Catching up on Copyright: Current Global Trends in Legal Reform

As will have been highlighted by many of the posts made today – World Copyright Day (23 April), copyright has had a major influence on the way the modern creative industries have emerged.

It has spread way beyond its beginnings in the early 18th century as a limited protection lasting just 14 years, and now reaches into almost every corner of our lives.

It is so powerful, indeed, that even from the beginning of international law-making in the area, it was recognised that it should not be absolute. Just as it enabled authors and creators – or often the companies that bought and traded their rights – to earn a living, it could also bring dangers.

Copyright legislators have therefore sought to intervene in order to help the system work most efficiently. This comes both in terms of finding ways to simplify the way the system works where it is appropriate to charge for access to – or use of – works, and to create and enforce exceptions there would otherwise be market failure.

So how have things been developing since the last World Copyright Day? Below we set out a few trends:

 

Sorting out the Basics: despite these being seemingly core elements of free speech, it’s not in every country that there is the possibility freely to quote someone else, or to carry out criticism, make jokes, or review. The lack of such rules can allow copyright too easily to become a tool of censorship and control.

Fortunately, there have been steps forwards in Kenya and Myanmar (which previously was working with a law from 1911 inherited from the colonial period). In both countries, exceptions allowing for quotation, parody and criticism have been put in place.

However, some countries still lag behind, notably in Latin America where a number of states still have no meaningful copyright law containing exceptions. Long efforts by the library sector in Uruguay have been frustrated for now, with the government simply pushing through an unnecessary term extension, while it remains unclear what the Brazilian government will propose. Argentina too, beyond a welcome move to allow enjoyment of the rights created by the Marrakesh Treaty, still has some way to go before a full and modern copyright law is in place.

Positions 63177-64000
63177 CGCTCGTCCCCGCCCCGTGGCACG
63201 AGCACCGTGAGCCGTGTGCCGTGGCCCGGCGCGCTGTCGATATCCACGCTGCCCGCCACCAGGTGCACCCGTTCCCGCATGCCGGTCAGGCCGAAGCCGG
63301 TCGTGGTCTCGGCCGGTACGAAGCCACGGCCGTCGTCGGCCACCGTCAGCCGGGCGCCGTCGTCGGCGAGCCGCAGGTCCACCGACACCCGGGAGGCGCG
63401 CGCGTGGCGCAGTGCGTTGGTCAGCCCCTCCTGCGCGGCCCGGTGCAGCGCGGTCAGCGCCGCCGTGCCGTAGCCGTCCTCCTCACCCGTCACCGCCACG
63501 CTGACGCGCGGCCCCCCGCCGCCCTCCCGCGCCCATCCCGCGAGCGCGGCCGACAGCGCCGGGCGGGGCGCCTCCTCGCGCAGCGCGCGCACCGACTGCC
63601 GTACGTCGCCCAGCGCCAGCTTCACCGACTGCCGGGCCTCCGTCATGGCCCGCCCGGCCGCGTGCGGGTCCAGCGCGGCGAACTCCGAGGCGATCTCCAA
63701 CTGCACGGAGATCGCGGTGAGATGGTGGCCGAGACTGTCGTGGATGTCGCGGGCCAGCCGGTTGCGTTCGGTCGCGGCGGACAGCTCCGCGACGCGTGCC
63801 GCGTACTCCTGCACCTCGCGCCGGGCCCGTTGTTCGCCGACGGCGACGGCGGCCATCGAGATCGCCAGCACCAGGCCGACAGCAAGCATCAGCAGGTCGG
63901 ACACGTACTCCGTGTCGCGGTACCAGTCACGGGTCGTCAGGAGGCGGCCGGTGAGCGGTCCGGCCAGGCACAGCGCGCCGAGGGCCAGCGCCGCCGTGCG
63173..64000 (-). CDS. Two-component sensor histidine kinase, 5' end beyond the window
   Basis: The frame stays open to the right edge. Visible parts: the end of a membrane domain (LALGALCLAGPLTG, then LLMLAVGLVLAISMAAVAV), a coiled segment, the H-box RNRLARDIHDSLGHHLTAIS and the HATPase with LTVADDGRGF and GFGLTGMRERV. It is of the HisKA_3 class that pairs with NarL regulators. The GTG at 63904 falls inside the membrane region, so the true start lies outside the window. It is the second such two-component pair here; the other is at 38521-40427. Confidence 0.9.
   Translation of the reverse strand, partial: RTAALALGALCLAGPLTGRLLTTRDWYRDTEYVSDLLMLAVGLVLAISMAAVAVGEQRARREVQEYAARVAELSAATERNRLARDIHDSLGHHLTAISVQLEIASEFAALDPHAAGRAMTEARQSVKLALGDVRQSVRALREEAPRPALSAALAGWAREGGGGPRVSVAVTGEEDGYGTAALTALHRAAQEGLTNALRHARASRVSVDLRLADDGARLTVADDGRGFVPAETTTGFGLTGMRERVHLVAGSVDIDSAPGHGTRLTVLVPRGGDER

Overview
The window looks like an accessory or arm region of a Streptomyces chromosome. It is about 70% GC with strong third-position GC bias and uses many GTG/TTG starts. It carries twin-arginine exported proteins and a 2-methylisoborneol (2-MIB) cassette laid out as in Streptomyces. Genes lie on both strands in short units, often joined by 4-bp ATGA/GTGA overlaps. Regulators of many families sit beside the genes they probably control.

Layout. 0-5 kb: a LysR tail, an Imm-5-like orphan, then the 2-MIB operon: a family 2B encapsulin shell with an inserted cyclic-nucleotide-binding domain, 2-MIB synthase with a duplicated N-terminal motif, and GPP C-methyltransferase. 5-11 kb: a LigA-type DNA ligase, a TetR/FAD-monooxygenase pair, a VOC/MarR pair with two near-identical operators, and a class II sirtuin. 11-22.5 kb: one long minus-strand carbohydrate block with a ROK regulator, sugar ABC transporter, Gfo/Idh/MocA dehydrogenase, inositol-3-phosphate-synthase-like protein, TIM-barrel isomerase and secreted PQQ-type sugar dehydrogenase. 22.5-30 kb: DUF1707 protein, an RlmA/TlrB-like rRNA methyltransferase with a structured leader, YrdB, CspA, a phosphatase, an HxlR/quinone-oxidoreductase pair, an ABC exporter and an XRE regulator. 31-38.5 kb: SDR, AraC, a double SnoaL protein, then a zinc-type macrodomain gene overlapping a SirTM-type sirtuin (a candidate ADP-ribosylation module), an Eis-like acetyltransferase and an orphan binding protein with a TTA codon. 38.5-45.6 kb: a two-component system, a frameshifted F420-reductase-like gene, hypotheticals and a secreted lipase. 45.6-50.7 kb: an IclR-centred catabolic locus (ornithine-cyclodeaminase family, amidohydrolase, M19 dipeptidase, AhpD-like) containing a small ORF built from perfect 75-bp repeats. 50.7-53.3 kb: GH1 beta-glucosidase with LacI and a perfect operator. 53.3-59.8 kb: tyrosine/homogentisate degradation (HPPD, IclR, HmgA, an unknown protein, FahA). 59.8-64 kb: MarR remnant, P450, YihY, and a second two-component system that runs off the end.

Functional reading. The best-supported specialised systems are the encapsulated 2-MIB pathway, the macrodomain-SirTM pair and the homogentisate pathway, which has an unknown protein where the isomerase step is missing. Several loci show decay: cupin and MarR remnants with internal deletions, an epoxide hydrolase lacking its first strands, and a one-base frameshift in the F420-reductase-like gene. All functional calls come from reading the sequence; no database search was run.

Enabling Digital Uses: a core focus of much library advocacy around copyright reform has been the drive to update copyright laws for the digital age. Provisions in existing laws – limiting the number of copies taken, specifying a format or method to be used, or explicit exclusion – can all make it impossible for libraries to take advantage of new opportunities.

There has been progress over the past year. Text-and-data mining (TDM) has proved to be a continuing area of uncertainty for many, given that while copies are made, these are usually exclusively part of the analysis process.

To resolve this, we have seen Switzerland and Ireland introduce or strengthen laws which make it clear that this is permissible, at least for non-commercial purposes. Singapore has gone further still in its own proposals, underlining that it should be possible regardless of the purpose, given that TDM causes no harm to original markets, and efforts to control it would likely limit innovation. Myanmar’s new law also opens the way to TDM.

Canada’s Industry, Science and Technology Committee also called for a broad TDM exception in its review of the country’s 2012 reforms. As focus increases on artificial intelligence – which often draws on TDM in order to train machines – it can be hoped that other governments will understand the need for strong exceptions in order to facilitate innovation in this space.

Similarly, there have been steps towards facilitating digital preservation. Myanmar, Switzerland and Ireland have both expanded exceptions to allow for preservation copying through digitisation, giving them more scope to safeguard their history for the future. Draft laws in the Philippines look to do the same.

However, not all is positive, with Kenya missing an opportunity to expand its own preservation provisions. Sadly, this will help continue the imbalance in laws that will give institutions in some countries a greater ability than others to fulfil their mission as guardians of memory.